The lure of machine learning isn’t always about big new features; often, what it does best are small tweaks that subtly improve user experience. So it is with Twitter’s use of neural networks to automatically crop picture previews to their most interesting part.
The company’s been working on this tool for a while, but described its methods in detail in a blog post yesterday. It’s an interesting little read, with ML researcher Lucas Theis and ML lead Zehan Wang explaining how they started just using facial recognition to crop images to faces, but found that this method didn’t work with pictures of scenery, objects, and, most importantly, cats.
Their solution was “cropping using saliency” (saliency here meaning whatever’s most interesting in a picture — faces or not). To define this they used data from academic studies into eye-tracking, which record what areas of images people look at first. “This data can be used to train neural networks and other algorithms to predict what people might want to look at,” write Theis and Wang.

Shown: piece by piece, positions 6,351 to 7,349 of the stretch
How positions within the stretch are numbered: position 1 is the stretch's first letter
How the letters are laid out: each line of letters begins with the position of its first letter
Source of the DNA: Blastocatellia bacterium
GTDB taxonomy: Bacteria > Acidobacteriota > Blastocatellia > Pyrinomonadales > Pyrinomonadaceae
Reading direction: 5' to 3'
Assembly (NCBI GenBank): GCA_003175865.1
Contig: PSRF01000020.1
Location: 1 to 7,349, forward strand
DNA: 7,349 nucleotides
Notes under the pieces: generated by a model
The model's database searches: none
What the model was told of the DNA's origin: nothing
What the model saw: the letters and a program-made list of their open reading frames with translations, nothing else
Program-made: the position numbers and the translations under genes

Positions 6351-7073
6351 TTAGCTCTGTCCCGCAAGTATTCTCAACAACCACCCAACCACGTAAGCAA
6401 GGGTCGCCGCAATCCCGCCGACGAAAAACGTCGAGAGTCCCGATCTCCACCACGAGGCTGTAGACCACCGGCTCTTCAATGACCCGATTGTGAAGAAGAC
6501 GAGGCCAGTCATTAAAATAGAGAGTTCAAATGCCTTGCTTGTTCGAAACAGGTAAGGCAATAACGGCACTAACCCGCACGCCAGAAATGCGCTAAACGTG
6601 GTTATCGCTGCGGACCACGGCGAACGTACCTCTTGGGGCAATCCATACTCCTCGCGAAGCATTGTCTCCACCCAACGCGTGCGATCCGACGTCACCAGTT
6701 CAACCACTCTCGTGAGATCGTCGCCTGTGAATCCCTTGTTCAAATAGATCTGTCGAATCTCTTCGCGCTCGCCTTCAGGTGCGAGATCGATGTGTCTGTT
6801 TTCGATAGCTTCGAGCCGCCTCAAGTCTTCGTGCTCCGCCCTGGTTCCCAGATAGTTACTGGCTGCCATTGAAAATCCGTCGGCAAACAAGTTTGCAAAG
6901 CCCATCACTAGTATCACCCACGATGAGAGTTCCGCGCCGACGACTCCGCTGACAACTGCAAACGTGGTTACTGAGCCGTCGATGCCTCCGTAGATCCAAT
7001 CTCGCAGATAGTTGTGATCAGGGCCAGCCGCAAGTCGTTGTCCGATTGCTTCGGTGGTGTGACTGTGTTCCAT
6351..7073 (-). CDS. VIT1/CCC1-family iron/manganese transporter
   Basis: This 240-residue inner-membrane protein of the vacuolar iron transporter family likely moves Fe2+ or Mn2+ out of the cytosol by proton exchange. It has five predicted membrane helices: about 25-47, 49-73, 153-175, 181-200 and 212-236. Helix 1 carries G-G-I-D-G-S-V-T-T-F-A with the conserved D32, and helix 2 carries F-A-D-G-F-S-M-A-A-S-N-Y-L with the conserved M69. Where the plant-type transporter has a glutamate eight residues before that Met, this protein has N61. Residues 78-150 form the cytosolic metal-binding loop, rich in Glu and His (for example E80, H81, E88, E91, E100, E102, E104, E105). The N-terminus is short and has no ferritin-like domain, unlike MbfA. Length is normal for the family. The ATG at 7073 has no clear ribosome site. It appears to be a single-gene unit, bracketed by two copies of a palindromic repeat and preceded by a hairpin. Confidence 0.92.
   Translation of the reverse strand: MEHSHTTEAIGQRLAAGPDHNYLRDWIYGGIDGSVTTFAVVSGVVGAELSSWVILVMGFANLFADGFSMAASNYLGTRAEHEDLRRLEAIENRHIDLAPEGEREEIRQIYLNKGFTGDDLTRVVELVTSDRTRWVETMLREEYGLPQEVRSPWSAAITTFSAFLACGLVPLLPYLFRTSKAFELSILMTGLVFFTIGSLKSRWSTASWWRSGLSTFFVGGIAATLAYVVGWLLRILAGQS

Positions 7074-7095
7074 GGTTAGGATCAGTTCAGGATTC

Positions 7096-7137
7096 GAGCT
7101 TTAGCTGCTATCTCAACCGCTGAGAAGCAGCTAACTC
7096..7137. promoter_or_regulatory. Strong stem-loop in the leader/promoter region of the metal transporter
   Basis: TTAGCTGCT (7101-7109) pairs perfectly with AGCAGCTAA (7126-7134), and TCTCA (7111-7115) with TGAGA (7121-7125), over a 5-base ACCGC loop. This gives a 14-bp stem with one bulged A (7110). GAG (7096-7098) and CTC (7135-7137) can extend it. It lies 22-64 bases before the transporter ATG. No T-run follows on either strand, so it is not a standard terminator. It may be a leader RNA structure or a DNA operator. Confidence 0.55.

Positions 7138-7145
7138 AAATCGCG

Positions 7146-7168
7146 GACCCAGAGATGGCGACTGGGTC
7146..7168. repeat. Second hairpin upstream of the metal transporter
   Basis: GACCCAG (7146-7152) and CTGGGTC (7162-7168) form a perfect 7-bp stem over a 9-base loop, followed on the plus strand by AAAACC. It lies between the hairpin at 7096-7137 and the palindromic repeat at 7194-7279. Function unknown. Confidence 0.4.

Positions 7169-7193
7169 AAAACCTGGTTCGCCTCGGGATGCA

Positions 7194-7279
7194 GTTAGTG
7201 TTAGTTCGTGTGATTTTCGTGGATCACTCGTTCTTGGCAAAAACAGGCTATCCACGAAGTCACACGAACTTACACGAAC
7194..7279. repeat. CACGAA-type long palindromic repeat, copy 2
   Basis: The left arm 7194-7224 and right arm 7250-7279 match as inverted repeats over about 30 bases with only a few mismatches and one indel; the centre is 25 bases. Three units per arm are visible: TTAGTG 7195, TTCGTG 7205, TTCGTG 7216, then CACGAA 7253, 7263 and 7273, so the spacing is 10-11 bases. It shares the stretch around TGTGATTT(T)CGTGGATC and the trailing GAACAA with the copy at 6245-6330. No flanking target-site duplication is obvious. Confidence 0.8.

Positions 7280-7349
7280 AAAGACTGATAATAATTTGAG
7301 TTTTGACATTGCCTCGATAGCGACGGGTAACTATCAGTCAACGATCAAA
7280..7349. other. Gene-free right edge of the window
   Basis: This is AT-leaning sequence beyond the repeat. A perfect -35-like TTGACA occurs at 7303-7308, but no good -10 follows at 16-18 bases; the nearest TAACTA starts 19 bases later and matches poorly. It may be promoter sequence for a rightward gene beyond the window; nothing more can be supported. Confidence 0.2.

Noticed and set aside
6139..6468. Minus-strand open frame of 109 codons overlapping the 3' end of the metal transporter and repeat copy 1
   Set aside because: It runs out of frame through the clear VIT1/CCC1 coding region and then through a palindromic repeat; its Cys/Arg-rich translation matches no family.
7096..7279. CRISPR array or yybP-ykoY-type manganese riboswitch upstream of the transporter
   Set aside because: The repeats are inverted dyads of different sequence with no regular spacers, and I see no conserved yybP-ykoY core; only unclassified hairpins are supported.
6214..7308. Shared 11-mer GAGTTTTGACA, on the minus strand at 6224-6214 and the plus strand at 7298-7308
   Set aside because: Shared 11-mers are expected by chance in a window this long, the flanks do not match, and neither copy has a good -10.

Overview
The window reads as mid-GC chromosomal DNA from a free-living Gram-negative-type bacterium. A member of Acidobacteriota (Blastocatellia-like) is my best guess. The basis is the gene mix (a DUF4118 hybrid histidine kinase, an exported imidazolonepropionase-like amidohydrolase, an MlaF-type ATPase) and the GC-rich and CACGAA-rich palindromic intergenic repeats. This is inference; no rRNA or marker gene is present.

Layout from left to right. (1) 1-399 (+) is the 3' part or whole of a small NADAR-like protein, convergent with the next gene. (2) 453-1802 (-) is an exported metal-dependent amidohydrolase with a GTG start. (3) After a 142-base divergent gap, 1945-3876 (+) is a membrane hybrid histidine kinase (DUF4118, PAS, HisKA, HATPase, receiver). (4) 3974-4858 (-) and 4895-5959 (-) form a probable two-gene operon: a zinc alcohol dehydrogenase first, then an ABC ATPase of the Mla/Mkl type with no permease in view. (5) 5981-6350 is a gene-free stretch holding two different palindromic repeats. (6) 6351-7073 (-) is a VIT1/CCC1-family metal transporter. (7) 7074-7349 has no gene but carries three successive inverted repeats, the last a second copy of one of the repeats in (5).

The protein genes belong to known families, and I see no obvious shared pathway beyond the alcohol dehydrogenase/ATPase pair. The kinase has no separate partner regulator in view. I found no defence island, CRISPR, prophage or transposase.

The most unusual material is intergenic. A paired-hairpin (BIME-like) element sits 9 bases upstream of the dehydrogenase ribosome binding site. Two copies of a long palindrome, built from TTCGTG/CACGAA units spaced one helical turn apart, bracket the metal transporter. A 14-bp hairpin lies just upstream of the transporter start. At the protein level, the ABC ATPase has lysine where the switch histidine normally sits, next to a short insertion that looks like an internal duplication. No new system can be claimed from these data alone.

Once they’d trained a neural network to identify these areas, they needed to optimize it to work in real time on the site. Luckily for them, the cropping needed for a photo preview is pretty broad — you’re only narrowing down an image to maybe its most interesting third. You don’t need to target in on specifics. That means Twitter could pare down and simplify the criteria the neural network was judging using a technique called “knowledge distillation.”
The end result was a neural network ten times faster than its original design. “This lets us perform saliency detection on all images as soon as they are uploaded and crop them in real-time,” write Theis and Wang.
This new feature is currently being rolled out on desktop, iOS, and Android apps to all users says the company. So next time you see a photo preview on Twitter that invites you to click remember to thank a neural network.